Popular Drugs and Hearing Damage
Literally hundreds of drugs can affect the ability to hear, including popular nonsteroidal anti-inflammatory drugs (NSAIDs), like aspirin. In many cases, large doses or abuse of a drug can cause hearing loss, but when the same medication is taken as prescribed, it does not harm hearing. In normal doses, aspirin, for example, is considered safe, but those individuals who believe that “more is better” may be risking their hearing.
Other commonly prescribed drugs that affect hearing are:
Keep in mind that hearing loss is not the only effect these substances may have on the auditory system. Tinnitus and problems with balance may also occur. In fact, individuals with tinnitus should be certain their physician is aware of their condition and request prescriptions that will not make the condition worse. Drugrelated hearing loss, as well as tinnitus and balance problems, may be temporary or permanent, depending on a number of factors, such as dosage and length of time the drug is taken.
What This Means to Us Humans
The research my colleagues and I have done, which has been thoroughly reviewed by other experts and published in leading medical journals, clearly demonstrates that we can slow the progression of―and in some cases, reverse―hearing loss with natural substances found in food and supplements. The Save Your Hearing Now Program is designed to do just that. Scientifically proven antioxidant supplements and nutrients to enhance mitochondrial function are the program’s foundation. A Mediterranean-style meal plan, based on research showing the benefits of a diet rich in fruits, vegetables, whole grains, lean proteins, and good fats, enhances the supplements’ work by providing additional nutrients. Physical activity, meanwhile, stimulates circulation, which relays nutrients throughout the auditory system, as well as the rest of the body.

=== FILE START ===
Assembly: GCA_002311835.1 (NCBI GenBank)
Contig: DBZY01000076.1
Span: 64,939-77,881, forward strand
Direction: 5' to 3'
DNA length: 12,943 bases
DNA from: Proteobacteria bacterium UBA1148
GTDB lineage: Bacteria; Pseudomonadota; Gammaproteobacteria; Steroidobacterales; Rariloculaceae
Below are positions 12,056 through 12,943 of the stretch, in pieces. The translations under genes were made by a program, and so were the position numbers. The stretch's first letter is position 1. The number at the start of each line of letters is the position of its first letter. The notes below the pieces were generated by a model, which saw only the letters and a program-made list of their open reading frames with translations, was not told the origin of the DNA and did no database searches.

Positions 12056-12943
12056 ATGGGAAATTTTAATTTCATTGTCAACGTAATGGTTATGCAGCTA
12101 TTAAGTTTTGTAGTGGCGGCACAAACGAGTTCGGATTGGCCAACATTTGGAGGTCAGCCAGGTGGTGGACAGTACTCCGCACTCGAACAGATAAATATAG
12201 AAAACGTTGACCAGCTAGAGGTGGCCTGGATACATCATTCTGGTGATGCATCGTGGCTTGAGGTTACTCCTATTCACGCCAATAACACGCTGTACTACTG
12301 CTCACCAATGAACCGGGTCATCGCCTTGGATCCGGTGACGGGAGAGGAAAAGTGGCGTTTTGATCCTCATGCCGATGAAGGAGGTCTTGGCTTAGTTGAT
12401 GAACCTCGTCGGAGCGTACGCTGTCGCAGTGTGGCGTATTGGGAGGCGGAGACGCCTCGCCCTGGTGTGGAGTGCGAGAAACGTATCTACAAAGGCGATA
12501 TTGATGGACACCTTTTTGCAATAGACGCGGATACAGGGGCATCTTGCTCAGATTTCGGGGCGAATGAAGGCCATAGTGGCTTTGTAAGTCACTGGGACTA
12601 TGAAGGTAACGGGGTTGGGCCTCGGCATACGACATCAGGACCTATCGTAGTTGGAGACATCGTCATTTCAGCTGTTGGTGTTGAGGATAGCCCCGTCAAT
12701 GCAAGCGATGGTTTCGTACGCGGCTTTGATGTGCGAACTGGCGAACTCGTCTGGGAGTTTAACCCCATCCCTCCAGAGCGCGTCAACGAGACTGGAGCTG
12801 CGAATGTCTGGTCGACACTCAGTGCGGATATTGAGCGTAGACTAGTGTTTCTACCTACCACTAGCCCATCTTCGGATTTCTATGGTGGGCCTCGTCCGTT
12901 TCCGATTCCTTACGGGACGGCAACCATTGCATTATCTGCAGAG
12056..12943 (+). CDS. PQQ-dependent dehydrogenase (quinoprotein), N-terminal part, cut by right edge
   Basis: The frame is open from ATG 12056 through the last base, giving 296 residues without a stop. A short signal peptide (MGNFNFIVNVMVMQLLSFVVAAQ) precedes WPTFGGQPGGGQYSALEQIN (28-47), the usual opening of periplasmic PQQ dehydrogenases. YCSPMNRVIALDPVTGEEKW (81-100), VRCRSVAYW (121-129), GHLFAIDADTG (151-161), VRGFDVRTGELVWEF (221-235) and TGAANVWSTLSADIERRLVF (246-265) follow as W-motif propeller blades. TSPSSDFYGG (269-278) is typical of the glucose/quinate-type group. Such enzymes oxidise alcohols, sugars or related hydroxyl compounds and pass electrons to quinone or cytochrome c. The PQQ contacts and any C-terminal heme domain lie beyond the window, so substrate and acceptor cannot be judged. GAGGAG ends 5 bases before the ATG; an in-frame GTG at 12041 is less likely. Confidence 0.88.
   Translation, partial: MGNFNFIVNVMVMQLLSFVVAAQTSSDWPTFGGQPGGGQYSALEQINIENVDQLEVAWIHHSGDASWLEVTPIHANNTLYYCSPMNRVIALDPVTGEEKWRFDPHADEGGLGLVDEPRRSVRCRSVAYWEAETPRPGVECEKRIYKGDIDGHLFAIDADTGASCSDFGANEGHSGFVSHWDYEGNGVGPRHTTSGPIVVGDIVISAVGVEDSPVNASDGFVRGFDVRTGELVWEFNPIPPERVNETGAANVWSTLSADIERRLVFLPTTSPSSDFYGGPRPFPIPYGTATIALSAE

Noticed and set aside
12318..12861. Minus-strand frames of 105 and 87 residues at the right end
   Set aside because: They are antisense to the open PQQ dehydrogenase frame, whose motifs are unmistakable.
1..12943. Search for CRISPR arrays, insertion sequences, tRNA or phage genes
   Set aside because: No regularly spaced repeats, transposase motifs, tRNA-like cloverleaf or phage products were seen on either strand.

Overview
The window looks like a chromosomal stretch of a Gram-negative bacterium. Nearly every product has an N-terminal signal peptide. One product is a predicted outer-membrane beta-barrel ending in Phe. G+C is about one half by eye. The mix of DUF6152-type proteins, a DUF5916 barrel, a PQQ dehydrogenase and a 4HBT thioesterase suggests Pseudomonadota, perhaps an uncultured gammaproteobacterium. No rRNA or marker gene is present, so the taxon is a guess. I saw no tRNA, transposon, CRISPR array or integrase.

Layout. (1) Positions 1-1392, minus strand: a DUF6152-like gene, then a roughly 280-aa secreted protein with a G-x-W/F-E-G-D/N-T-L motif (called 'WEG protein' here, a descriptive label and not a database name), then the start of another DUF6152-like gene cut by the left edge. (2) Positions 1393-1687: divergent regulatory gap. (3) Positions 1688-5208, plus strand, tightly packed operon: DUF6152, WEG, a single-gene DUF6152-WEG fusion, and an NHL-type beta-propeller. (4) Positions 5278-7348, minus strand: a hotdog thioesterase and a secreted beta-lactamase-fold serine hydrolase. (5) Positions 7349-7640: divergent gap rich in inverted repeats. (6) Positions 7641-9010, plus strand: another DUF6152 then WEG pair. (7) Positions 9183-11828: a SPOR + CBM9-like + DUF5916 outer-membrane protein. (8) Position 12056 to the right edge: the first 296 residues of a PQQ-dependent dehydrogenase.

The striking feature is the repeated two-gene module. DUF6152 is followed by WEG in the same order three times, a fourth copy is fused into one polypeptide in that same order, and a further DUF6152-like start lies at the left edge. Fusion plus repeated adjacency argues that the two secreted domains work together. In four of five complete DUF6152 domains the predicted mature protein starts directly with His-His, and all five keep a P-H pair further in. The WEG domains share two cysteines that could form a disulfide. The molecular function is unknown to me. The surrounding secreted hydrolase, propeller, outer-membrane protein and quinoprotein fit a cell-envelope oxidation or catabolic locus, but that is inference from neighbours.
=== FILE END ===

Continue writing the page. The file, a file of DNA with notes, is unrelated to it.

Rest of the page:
The proof that the program works has been amply demonstrated for me by the success stories I’ve heard from hundreds of patients. After so many people described how their lives changed—especially those who were skeptical to begin with—it became quite clear that hearing loss can be halted and sometimes corrected through the use of appropriate nutrients and lifestyle changes. And hearing isn’t the only thing that is affected. A large number of patients report that their stress and anxiety levels plummeted once they discovered that they didn’t have to worry about suffering further hearing loss or becoming completely deaf. Better hearing means better quality of life, and this program has been developed to provide just that.
From the book “Save Your Hearing Now” by Michael D. Seidman, MD, FACS and Marie Moneysmith. Copyright © 2007 by Michael D. Seidman, MD, FACS and Marie Moneysmith. Reprinted by permission of Grand Central Publishing, New York, NY. All rights reserved.